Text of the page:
Thanks everybody. I know he was probably playing but what I really wanna know is why Sophie didn't put up a fight. Bruno is a bit odd, he normally sniffs around eating chicken poop, or rolls around in it :S
    I do realize my MOTHER needs to train him, I have no experience with that except teaching a doxie to sit up for treats. She knows how to do things, she taught our other dog (that we do not have due to a chicken attack) sit, "gimme paw", heel, and catching things in the air. My friend adopted him though so I get to see him every other weekend [​IMG]
    You don't have to tell me that he needs training, I know that. But I do need some tips of what I can do. Bruno is also a glump, he sometimes accidently bumps into the chickens when he runs around. I was scared he hurt Sophie but she seems normal and chipper. As for toys... Well he is mostly an outside dog and sometimes can come inside. The outside dogs kinda chew up everything... The blankets my mom put for them, Angel chews them constantly. We don't buy stuffed animals anymore because Angel and others will chew em' up and get the stuffing all over the place :|
    So what they basically have is partially ruined blankets, scraps from stuffed animals, and rubber squeaky toys. My dachshunds are crazy I hate giving them Angel's beds, sometimes my mom just decides to put the expensive ones outside and I actually yell at her about it. Anyways Bruno shall be good, it'll just take time. I wish he would chase away the pesky birds that eat the feed though. I come outside and there's like 50 little finches flying away. Gosh.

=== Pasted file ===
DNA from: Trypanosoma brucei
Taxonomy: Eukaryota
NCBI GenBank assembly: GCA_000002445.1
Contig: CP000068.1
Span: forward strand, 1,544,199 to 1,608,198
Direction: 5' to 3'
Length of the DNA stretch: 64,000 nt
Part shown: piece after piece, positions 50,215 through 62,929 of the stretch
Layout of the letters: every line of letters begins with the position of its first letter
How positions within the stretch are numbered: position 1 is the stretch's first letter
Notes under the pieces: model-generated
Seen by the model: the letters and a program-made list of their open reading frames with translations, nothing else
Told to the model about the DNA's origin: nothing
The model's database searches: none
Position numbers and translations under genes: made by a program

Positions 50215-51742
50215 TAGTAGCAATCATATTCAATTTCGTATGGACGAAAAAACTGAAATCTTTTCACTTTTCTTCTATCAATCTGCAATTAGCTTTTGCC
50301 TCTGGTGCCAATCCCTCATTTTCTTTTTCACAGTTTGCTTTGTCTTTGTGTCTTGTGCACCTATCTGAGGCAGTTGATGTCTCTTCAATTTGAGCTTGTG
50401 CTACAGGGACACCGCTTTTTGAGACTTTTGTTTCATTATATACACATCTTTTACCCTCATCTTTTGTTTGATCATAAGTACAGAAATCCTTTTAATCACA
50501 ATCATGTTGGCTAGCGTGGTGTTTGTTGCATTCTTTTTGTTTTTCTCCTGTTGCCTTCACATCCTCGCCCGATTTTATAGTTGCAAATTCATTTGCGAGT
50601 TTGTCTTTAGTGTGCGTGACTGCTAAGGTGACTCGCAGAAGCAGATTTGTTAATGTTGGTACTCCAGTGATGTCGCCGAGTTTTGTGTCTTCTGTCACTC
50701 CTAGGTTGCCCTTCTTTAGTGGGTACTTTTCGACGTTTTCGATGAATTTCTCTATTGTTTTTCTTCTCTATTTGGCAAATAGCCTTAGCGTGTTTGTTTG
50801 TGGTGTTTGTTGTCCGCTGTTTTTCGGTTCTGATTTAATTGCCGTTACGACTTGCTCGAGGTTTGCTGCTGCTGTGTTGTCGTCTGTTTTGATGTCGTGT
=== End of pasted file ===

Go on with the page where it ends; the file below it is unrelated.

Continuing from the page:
10. ScissorChick

    ScissorChick Chillin' With My Peeps

    Dec 17, 2010
    Under Your bed
    Your very lucky you have a puppy, that is highly trainable. With grown dogs,

    it's harder to train them this kinda stuff. I agree he was playing with them. But

    playing can turn into 'attack' if the dog isn't corrected. Has there been

    any other times where he has alot of interest in the birds?